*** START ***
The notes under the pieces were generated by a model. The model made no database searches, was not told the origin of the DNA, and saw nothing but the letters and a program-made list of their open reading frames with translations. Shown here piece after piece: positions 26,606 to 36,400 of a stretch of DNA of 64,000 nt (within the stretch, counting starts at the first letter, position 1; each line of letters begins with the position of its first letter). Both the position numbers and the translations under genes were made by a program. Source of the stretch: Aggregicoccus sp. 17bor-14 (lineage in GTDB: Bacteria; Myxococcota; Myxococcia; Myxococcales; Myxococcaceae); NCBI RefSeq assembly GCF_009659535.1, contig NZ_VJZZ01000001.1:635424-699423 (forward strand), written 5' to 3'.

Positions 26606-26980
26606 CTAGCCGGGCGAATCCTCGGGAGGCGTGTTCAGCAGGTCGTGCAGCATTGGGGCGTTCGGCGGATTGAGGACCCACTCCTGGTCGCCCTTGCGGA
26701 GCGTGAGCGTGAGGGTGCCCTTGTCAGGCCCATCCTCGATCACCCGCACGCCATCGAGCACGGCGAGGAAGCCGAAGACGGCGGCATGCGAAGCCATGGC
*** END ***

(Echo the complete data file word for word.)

The notes under the pieces were generated by a model. The model made no database searches, was not told the origin of the DNA, and saw nothing but the letters and a program-made list of their open reading frames with translations. Shown here piece after piece: positions 26,606 to 36,400 of a stretch of DNA of 64,000 nt (within the stretch, counting starts at the first letter, position 1; each line of letters begins with the position of its first letter). Both the position numbers and the translations under genes were made by a program. Source of the stretch: Aggregicoccus sp. 17bor-14 (lineage in GTDB: Bacteria; Myxococcota; Myxococcia; Myxococcales; Myxococcaceae); NCBI RefSeq assembly GCF_009659535.1, contig NZ_VJZZ01000001.1:635424-699423 (forward strand), written 5' to 3'.

Positions 26606-26980
26606 CTAGCCGGGCGAATCCTCGGGAGGCGTGTTCAGCAGGTCGTGCAGCATTGGGGCGTTCGGCGGATTGAGGACCCACTCCTGGTCGCCCTTGCGGA
26701 GCGTGAGCGTGAGGGTGCCCTTGTCAGGCCCATCCTCGATCACCCGCACGCCATCGAGCACGGCGAGGAAGCCGAAGACGGCGGCATGCGAAGCCATGGC